The Performance of Time (or the time of musical performance)

In the twentieth century, time became a key-concept for music – maybe the art more dependent on time. Even so, a myriad of definitions did turn this idea not only into a rich element for musical discourse but also into a conceptual battlefield in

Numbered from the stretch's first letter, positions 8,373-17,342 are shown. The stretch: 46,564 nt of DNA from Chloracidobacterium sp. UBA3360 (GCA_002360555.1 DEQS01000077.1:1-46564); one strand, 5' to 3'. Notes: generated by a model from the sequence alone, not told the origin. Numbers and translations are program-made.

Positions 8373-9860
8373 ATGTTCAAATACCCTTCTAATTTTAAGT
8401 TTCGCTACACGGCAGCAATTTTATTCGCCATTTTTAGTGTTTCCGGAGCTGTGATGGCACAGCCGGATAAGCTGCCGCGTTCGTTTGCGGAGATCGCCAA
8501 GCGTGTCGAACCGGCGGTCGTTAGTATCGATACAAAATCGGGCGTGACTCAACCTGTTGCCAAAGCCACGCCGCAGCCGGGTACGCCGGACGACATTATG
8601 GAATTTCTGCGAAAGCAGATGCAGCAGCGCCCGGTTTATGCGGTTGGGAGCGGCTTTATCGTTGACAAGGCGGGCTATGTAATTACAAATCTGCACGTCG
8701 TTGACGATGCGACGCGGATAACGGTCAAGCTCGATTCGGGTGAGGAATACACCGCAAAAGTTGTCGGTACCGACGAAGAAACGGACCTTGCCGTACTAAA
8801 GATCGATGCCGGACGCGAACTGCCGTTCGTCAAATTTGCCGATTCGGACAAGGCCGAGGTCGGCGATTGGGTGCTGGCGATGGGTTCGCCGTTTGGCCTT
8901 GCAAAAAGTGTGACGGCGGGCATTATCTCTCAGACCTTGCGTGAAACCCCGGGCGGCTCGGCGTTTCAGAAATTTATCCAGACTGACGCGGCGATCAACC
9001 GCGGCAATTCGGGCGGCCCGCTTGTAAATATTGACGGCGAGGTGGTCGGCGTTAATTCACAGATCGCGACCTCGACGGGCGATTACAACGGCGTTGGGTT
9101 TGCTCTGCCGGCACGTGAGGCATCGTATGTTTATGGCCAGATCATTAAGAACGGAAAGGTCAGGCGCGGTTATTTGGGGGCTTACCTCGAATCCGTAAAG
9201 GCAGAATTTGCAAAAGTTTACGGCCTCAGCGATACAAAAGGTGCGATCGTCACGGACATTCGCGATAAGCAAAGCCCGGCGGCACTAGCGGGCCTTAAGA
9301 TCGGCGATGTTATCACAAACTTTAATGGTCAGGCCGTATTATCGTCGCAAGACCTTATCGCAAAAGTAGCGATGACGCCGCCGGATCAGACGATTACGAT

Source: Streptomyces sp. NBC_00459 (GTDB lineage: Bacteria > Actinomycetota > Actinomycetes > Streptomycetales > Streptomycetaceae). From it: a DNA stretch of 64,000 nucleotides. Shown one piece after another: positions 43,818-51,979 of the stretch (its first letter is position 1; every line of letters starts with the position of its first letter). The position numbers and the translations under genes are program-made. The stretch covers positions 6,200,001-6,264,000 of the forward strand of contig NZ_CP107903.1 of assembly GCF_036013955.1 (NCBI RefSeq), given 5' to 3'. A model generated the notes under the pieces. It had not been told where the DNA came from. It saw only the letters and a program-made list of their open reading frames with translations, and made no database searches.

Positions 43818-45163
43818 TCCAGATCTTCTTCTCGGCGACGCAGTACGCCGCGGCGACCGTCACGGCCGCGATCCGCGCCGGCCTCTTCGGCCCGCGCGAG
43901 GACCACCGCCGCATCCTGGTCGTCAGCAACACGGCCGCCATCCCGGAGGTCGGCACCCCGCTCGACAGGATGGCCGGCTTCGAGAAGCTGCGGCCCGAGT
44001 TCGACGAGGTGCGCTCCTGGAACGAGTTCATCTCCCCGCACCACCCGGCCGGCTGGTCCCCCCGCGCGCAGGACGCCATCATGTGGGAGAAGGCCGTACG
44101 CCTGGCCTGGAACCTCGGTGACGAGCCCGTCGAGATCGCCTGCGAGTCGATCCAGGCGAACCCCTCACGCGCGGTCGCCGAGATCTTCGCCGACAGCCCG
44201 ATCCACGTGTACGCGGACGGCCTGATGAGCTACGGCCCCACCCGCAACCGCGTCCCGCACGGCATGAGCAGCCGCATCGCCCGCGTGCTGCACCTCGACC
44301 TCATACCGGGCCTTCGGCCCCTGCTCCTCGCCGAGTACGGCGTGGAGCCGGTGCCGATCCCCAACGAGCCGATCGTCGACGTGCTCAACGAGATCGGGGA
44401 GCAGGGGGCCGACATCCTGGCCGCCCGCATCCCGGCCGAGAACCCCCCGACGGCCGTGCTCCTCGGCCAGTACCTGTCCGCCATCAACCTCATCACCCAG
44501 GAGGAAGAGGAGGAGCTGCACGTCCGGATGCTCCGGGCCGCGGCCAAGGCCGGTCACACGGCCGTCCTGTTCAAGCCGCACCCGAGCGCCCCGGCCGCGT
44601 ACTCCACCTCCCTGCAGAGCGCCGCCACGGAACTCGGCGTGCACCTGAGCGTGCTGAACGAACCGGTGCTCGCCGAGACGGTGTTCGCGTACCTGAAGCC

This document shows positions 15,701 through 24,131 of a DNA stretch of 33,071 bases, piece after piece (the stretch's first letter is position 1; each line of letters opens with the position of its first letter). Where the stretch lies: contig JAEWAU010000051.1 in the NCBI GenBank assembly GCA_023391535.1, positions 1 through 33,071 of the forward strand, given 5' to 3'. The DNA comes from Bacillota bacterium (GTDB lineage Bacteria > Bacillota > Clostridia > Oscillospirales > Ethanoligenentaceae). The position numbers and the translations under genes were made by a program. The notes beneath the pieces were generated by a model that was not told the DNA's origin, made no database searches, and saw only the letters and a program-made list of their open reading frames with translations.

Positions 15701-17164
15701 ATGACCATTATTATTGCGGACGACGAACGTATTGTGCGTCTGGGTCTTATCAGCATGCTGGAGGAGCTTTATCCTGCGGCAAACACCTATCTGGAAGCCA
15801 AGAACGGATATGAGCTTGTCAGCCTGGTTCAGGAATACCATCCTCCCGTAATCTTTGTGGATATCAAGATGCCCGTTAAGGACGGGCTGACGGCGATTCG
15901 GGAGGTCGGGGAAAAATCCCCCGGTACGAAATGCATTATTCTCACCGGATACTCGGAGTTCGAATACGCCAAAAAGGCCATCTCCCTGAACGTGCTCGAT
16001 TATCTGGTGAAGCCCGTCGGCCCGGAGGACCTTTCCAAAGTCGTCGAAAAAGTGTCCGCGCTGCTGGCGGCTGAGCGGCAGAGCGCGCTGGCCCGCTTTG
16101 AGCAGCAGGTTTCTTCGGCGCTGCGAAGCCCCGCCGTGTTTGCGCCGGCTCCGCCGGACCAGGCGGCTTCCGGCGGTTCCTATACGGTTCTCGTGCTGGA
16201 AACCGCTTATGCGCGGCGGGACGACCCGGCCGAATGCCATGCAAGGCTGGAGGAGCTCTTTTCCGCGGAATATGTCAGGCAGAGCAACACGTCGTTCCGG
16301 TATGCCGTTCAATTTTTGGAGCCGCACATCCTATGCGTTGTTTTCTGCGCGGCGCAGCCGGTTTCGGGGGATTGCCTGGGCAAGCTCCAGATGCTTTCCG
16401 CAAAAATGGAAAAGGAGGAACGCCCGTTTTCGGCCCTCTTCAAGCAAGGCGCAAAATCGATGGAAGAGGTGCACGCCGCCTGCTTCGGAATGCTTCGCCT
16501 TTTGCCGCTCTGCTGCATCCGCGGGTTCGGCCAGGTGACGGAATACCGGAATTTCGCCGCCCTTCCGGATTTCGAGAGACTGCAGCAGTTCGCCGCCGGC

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  PERFORMANCE PHILOSOPHY VOL 4, NO 2 (2019):490–509 DOI: https://doi.org/10.21476/PP.2019.42226 ISSN 2057-7176 PERFORMANCE PHILOSOPHY THE PERFORMANCE OF TIME OR THE TIME OF MUSICAL PERFORMANCE) WILLIAM TEIXEIRA FEDERAL UNIVERSITY OF MATO GROSSO DO SUL  SILVIO FERRAZ  UNIVERSITY OF SÃO PAULO   Time became a key-concept for philosophy in the twentieth century, mainly after Einstein’s propositions on Special Relativity, and the effects of this paradigm shift are well known in all artistic manifestations. However, in music—maybe the art more dependent on time—a myriad of definitions did turn this idea not only into a rich element for musical discourse but also into a conceptual battlefield in discourses about music. Unfortunately, there was an issue for this struggle between theoretical ideas and musical composition that always insisted in striking the debate: the performance. The world of ideas has not much interest in the carnality of musical performance, and for this reason, it was constantly put aside in all that vivid discussion, especially if taken from the standpoint of performers. Thus, this is the aim of this short reflection: to bring performers as actors into the debate, listening to their experience in  time and of   time in the momentum of performance. For this, the Augustinian link between Time and Memory is taken as a bottom line for the discussion. In understanding music as a kind of discourse, another important conceptual device will be claimed for this reflection, that is Rhetoric. Along with Rhetoric comes the Aristotelian concept of discursive time not following the Latin dichotomy between Time and Eternity, but after the third category from the Greeks, kairós , a concept closer to the definition defended here. The first part of this reflection, therefore, recollects concepts from the Aristotelian and Augustinian approaches on time and discourse, and concludes with a review of the main  491 PERFORMANCE PHILOSOPHY VOL 4 (2) (2019) definitions of time by composers in the twentieth century. The second part reviews three theoretical approaches of musical form as process (those of Edward Cone, Fritz Noske and Boris Asafiev), more adequate to the experience of time in performance. This review, thus, attempts to formulate a device for describing this experience in musical analysis, i.e., in the discourse about music. After the conceptual and the methodological reviews, a third section comprises the embodiment of those discussions into practice. The piece of music chosen as the object of analysis and reflection is the Cello Sonata , written by German composer Bernd Alois Zimmermann at the same time of his influential text Intervall und Zeit  , and will be taken as reference for the discussion too. In bringing the performer back as a fundamental instance for music, this article aims, finally, to make a point on the convergence of past, present and future that happens on the stage, where memory relates the last line to the next while performing in the present, which leads to the concept of an extended present  . This is the core of the argument: that living the performance of a piece of music is the way to have access to its meaning and, therefore, to its singularity of time. For this reason, we suggest that the reader, for engaging in the journey of this article properly, watches the performance of Zimmermann’s Sonata by this author (William Teixeira) on YouTube: 1.From the sounds of the house to the images of the palace  “In the beginning.” The founding myth, where, in an incipient way, Augustine believed, space and matter were instituted (Augustine 2016 [c.400], 11:3, 5). Both created in the primordial temple, the beginning. This is therefore the first creation, the beginning: the time. In fact, the adverbial phrase “in the beginning” is in ancient Hebrew a single term, bereshít ( תיש ר ), the first word of the Holy Scriptures. The first letter of them, bet   (   ), has the same pronunciation of the term for “house,” which is the reason why, along with the letter format itself, the rabbis understood time in the Midrash as the “house of creation” (Ogren 2016, 129). In the house of all the things, cosmos finds its existence. In the same way, music happens in time as the whole world, but somehow it seems to indwell more intensively in that dimension of reality than the rest of creation. If, together with Augustine, it seems necessary to recognize the impossibility of full access to the understanding of what this house is, then it is possible to reach at least its vestibules, or, as he preferred, its palace, the Palace of Memory (Augustine 2016, 10:8, 12). Time and Memory are binomials of the same reality, concepts separated by perspective rather than by their place in existence. If the former seems to deal more with physical realities, and the latter with cognitive ones, it may be that they deal only with different levels of duration of the movements of reality, as Henri Bergson would suggest. 1  In any case, to such concepts are restricted human action and interpretation, so it is not possible to exempt us from an examination of their nature, or, minimally, from the possibility of knowledge of and relationship with this nature. Watch and listen to Teixeira play Zimmermann’s sonata https://youtu.be/9oeIej9llQ0?t=137   492 PERFORMANCE PHILOSOPHY VOL 4 (2) (2019) Classical rhetoric was born in the philosophical context of Ancient Greece, which understood Time as three different meanings: aeon , the time of eternity, or the timelessness; chronos , the quantitative and metric time; kairós , the qualitative and momentary time. The important thing is that it was exactly on the third concept of time, the kairós , that Aristotle situated rhetorical discourse, especially in his discussion on the stage of formal elaboration, the dispositio . In the fourth part of the rhetoric, memory receives the place of the memoratio , the proper space for its investigation and practice within the discursive act. Although in its first three parts rhetoric already deals with the question of the time and place of discourse with regard to its conception and structuring ( inventio , dispositio,  and elocutio ), its last two parts are dedicated to the performance of discourse ( memoratio  and actio ). This dimension receives more attention and importance. In the systematic way the Latins worked rhetoric, the memoratio  appears not only as a study of argumentative processes but also as an art of oratory. However, even in its development in Ancient Greece, memory was an aspect present in the discussions about the means of persuasion, especially, as Cicero and Quintilian credited, for Simonides, the poet inventor of the art of memorizing things and words. The earliest fragment about memory as a discursive ability is his Dialexeis , from 400 BCE, which already seems to contain the sum of what the Latins would sophisticate and systematize, as follows: A great and beautiful invention is memory, always useful both for learning and for life. This is the first thing: if you pay attention (direct your mind), the judgment will better perceive the things going through it (the mind). Secondly, repeat again what you hear; for by often hearing and saying the same things, what you have learned comes complete into your memory. Thirdly, what you hear, place on what you know. For example, Χρύσιππος (Chrysippus) is to be remembered; we place it on χρυσό (gold) and Ἵ ππος (horse). Another example: we place πυγολαμπίδα (glow - worm) on πυρ (fire) and λάμψη (shine). So much for names. For things (do) thus: for courage (place it) on Mars and Achilles; for metal-working, on Vulcan; for cowardice, on Epeus. (Simonides cited in Yates 1966, 29–30) These early sayings from Greek wisdom seem to foretell not only the seeds of what would constitute the art of memory in Latin rhetoric, but even the descriptive knowledge that neuroscience would attain in the Twentieth century about the cognitive functioning of neural mechanisms in their different levels of retention, especially in the practice of memorized content (Lent 2002, 648). Memorization thus begins to gain the airs of technique, from its process of association with images that would entail words and things to be remembered, resulting in its consideration by the anonymous author of the treatise destined for Herenius as “the treasure of things invented” (Cicero [pseudo] [c. 80 BCE] 1953, 83). This artificial memory, as it was distinguished from natural memory, was not a mere set of mnemonic mechanisms that aimed to record a discourse already conceived, but part of the  493 PERFORMANCE PHILOSOPHY VOL 4 (2) (2019) process of invention itself; new images and places would reconfigure the existing discourse. Moreover, these processes dealt much more with places and keywords than with the syntactic fullness of a discourse, acting as a guide to improvisation and not as a rule for enunciation. Thus, the practice of composition by memory outside the written medium was emphasized mainly in the Middle Ages, creating discourses from a previous set of structures already known, reshaping them and resetting them. In fact, rhetorical topics appear more like a reunion of these places (from the Greek topoi  ) than as a group of structures of purely referential meaning (Crowley and Hahwee 2004, 318). This preamble through Ancient rhetoric helps make the point that the same practice could be easily transposed to the musical discourse. In music, memoratio  also assumed this double role, both as a mnemonic device and as a standard of musical invention. Even in Ancient Greece, such a relationship was similar. Just remember that the Muses, from which comes the term “music,” are daughters of Zeus with Mnemosyne, the titanid daughter of Uranus and Gaia, the personification of Memory—music: daughter of god with memory (Gusmão 2016, 10). Aristotle advances an inquiry on memory in his Parva naturalia , understanding it as the capacity to form  phantasmatos , that is to say, images, mainly from other previous images. But it is not enough to form such images, for it is also necessary to attribute a temporal duration to this image, knowing its before and after, that is, temporally relating it to reality. Not that this relationship is metric, but, rather, that it can relate proportionally the farthest from the nearest, even if one does not know how far one image is from the other. The philosopher gives the example of two triangles (Fig. 1), where both have a vertex A in common. Taking A for granted, one knows that the ratio of A:E is equal to E:B, and that the same reasoning occurs in the second triangle, also allowing the passage from one to the other. To this reasoning, Aristotle gives the name of motion ( kinesis ), this effort to connect two images from a point and to connect such image and the present (Gusmão 2016, 18). Gusmão (2016) points to an important consequence of this Aristotelian thought for music coming from the contribution of his disciple Aristoxenus, who takes the idea of  phantasmatos  not only for the visual image but also for the melos , “the image of sensation” (της α ἰ σθεσεως φαντασιαν) (Gusmão 2016, 19). From this point, Aristoxenus continues his development already known within Greek musical theory, but it is helpful to remember that the term melos  does not have a meaning only associated with the melodic aspect of the music; it first designates a part of a body. The melos  are limbs, just like the harmos  are articulatory joints. Therefore, it is not necessary Fig. 1: Representation of Aristotle's proposal of movement from memory  494 PERFORMANCE PHILOSOPHY VOL 4 (2) (2019) to suggest that the Aristotelian idea of the forces of memory acting in the apprehension of a movement depends, in music, on the existence of melodic structures, but simply on the existence of a part of the music, whether they are sonorities or musical gestures. During the Middle Ages, memoratio  was practiced in music in a manner equivalent to verbal discourse. Its mnemonic technique was present as a means of recording and re-creating the music from the succession of places that certain musical clauses inhabit. Perhaps the practice reached its technical apex in the music of the School of Notre Dame in the eleventh and twelfth centuries. This is, however, ironical, because if one remembers the great names of Leonin and Perotin, this was more due to the failures of the students in their process of memorization than by a will or need of them of writing their own music (Berger 2005). Avoiding Eurocentrism, however, it is important to relate the polyphonic creation to dozens of voices of the French school, performed almost improvisationally from the inventive-mnemonic places, to that made by the African people Banda Linda, as researched by the ethnomusicologist Simha Aron in the last century, given its similar complexity and its constitutive normative aspects driven by mnemonic and gestural records. Even the famous Guidonian hand, a gestural device for recording notes, rising in the Middle Ages for storing the musical pitches and their organization, like so many other hand models, served as support for recording music information as clefs or rules of prosody, just as today one uses the hand to remember how many days are contained by each month of the year (Berger 1981). In the Renaissance, the access to printing and paper minimized the role of memory, and caused the development of musical writing; for this reason, music became more dependent on material support like the musical score (Lorenzetti 2016). Even so, it was expected that the diminution patterns of the many treatises on the subject would be recorded by memory, allowing its application in the most different musical situations, as was the case in the Baroque in relation to ornamentation. In Romanticism, musical writing emancipated itself as the creative instance par excellence, being the simulacrum of the inspired genius, while simultaneously the performer tried to take for himself this post of inspired genius who magically created the musical discourse he performed. If Beethoven once used the score to play his own sonatas, a few years later Clara Wieck Schumann and Franz Liszt would give it up to instill a new dimension in musical performance by playing music written by another without the other's writing. The presence of the composer in the score gives way to the interpretation of this score, as memorized by the performer, thus creating a practice that would become part of the musical tradition. There is no denying, of course, that the performance by memory as preconized by musicians in Romanticism has a great effect on the audience, and for that reason, it has remarkable oratorical effectiveness. However, it is possible to question which type of ethics belongs to this set of effects produced and eventually intended by this type of performance. Most of the studies, when in favor of such a practice, argue that memorization frees the performer and allows one to focus on other aspects of performance (Williamon 2002). The question, however, is from what does it set the